The finding aid of the 16th and 17th Century Heresy Trial Records. C058493
Society of California Pioneers
101 Montgomery Street, Suite 150
Presidio of San Francisco
San Francisco, CA 94129
B001627 / V-7g
Contributing Institution: Society of California Pioneers
Title: 16th and 17th Century Heresy Trial Records
Identifier/Call Number: C058493
Physical Description: 1 folder 1 Folder with three separate files
Date (inclusive): 1600-1700
Abstract: This file contains the hand bound, handwritten accounts of several heresy trials that took place in Guatemala (1685?), Manila (1759), and Guexetano (1742) located in Mexico and South America, during the Spanish rule of much of the New World.
Language of Material: Spanish; Castilian .
This file contains the hand bound, handwritten accounts of several heresy trials that took place in Guatemala (1685?), Manila (1759), and Guexetano (1742) located in Mexico and South America, during the Spanish rule of much of the New World. These are the original documents and they are in fair condition but should be handled with extra care while being used for research. The diaries are written entirely in Spanish, but the file contains a mention of a transcriptions to English being made by a Priest at the University of San Francisco in 1979, but the location of those transcriptions is unknown at this time.
From the early days of the Catholic Church, its bishops had the right of inquisition (the right to inquire) on matters of faith and morals. Bishops had the power to try heretics for matters of faith. Their authority included the power to administer capital punishment to heretics, excommunicate and conduct autos de fé. The Church had taken the position that "once a Catholic, always a Catholic". One could convert to Catholicism, but once a member of the faith it was forbidden to leave the fold. Shortly before the Albigensian Crusades (1212-1220) Pope Innocent III delegated three Cistercian monks to go to Tolouse and take action against the heretics in Aix, Arles, Narbonne, and the neighboring dioceses. Their actions led to the creation of the title of "Inquisitors of the Faith." The Inquisition as an instrument to investigate heresies and to protect faith existed for a considerable time before Pope Gregory IX (1227-1242) formalized it. Pope Paul III in 1549 instituted the Supreme Tribunal, an Episcopal tribunal, composed of six cardinals or "Inquisitors General" who directed the institution from headquarters in Rome. Prior to this, the pope himself presided over the (apostolic) tribunal of the Holy Office of the Inquisition. Apostolic inquisitors were bishops or other appointees of the pope; they could come from any rank or any monastic orders, but usually Franciscans or Dominicans served as apostolic inquisitors. An apostolic Inquisition, with Dominican and Franciscan inquisitors, existed in parts of the Iberian Peninsula prior to the reign of the Catholic majesties, Ferdinand and Isabella. These inquisitors did not operate in the kingdoms of Castile and León until the request of the Catholic majesties. Ferdinand and Isabella sought a homogeneous population, one possessing one religion and culture. In order to achieve homogeneity, Ferdinand and Isabella felt that they had to eradicate two groups from their lands: Judaizantes ( this term refers to those who observed or professed the Jewish faith; it is used as a synonym of Jews) and Moriscos (Moors). They were considered heretics and regarded as a discordant element in their kingdoms. Under the prompting of Isabella's confessor, Tomás de Torquemada, grandson of a Jewess, the Catholic majesties requested Pope Sixtus IV to establish the Holy Office in their kingdoms. The pope complied with the request in 1478, but withdrew his permission when he heard of the abuses that were occurring in Spain. He reinstated it in 1480 on receipt of a sizable contribution for his other activities. In 1484 Torquemada became the first "Inquisidor General" in Spain. The Holy Office of the Inquisition was established in Portugal in 1536. It did not come into complete control of the Jews in Lusitania until 1547. In the decades prior to 1547 Jews and conversos (converts) and "New Christians" fought for their lives and the privilege of leaving Portugal at first with and ultimately without their possessions. In 1580 Philip II took over the Portuguese throne. Spain ruled Portugal until 1640, when Portugal regained its sovereignty. Although the Portuguese and Spanish Inquisitions operated independently, for many years after 1580 the Spanish inquisitors officiated in Lisbon because the Spaniards considered the Portuguese too lenient in their treatment of Jews, Moors, and other heretics. Jews residing in Portugal accurately anticipated the arrival of Spanish inquisitors to Portugal, and in 1580-1581 many Jews crossed the border into Spain. Many others wended their way to the New World. Although the Spanish Inquisition has achieved the greatest historical notoriety, the Portuguese institution was regarded as being more rigorous and cruel. The Portuguese inquisitors were sadly known as "devours of human flesh." (http://sefarad.org)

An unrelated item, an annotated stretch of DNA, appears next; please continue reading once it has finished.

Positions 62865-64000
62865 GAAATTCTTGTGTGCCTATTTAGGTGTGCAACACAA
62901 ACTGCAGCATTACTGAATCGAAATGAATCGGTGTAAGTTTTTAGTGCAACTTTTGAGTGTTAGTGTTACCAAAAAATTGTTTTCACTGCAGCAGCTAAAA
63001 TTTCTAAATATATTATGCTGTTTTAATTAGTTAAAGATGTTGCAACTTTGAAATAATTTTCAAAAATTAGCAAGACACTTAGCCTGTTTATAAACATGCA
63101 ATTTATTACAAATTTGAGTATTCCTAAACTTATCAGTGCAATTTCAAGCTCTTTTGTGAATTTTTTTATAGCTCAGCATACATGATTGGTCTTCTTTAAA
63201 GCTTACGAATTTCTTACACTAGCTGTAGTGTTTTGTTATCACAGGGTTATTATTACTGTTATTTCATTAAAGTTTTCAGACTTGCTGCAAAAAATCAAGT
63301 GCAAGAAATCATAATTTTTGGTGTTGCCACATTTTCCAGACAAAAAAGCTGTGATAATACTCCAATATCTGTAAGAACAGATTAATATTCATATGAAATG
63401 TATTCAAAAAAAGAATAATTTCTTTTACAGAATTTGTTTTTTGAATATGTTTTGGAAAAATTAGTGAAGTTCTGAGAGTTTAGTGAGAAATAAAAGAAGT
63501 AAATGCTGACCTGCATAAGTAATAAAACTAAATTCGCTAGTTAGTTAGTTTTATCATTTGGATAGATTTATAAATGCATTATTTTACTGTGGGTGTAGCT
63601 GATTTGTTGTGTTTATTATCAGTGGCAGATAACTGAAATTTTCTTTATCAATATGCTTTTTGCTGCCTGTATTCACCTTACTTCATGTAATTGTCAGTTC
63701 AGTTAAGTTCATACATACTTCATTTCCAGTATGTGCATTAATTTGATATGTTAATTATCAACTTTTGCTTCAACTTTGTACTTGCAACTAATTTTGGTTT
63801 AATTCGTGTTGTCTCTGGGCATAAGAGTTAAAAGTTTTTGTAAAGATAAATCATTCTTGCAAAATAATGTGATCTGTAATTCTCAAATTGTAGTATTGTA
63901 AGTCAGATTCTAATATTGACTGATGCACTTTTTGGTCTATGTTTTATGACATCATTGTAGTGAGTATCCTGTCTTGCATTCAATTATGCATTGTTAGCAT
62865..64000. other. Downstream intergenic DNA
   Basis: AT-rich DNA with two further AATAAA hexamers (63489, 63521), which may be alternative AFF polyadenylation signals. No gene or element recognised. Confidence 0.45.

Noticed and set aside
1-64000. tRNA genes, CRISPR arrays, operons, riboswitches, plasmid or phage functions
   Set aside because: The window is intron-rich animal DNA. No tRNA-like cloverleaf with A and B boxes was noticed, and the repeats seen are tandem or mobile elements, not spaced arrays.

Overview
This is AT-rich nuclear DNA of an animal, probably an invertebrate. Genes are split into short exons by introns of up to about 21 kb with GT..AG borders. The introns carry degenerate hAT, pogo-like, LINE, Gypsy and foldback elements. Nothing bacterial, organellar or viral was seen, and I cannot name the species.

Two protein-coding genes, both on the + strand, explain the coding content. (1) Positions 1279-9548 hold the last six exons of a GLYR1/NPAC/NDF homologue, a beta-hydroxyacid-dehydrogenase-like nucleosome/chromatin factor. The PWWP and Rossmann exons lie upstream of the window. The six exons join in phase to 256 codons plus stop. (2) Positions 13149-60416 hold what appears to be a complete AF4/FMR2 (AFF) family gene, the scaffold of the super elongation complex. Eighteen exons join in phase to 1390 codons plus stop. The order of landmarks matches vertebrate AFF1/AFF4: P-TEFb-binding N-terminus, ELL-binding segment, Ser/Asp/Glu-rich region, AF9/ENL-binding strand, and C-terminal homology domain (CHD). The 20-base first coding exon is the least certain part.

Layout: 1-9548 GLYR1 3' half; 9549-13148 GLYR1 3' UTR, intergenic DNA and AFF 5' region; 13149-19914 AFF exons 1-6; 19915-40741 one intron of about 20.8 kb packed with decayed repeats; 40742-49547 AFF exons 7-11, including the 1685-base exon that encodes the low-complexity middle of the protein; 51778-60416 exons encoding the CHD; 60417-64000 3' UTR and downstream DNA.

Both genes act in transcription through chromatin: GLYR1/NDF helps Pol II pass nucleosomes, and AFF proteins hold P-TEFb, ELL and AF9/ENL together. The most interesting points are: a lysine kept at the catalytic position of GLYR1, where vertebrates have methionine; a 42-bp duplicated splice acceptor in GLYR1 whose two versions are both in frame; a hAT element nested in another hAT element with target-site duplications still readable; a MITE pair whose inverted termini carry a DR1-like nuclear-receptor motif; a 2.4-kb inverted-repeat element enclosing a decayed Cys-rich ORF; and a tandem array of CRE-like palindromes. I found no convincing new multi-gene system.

Society of California Pioneers 101 Montgomery Street, Suite 150 Presidio of San Francisco San Francisco, California 94129 Phone: (415) 957-1849
Source and date of aquisition unknown.
Subjects and Indexing Terms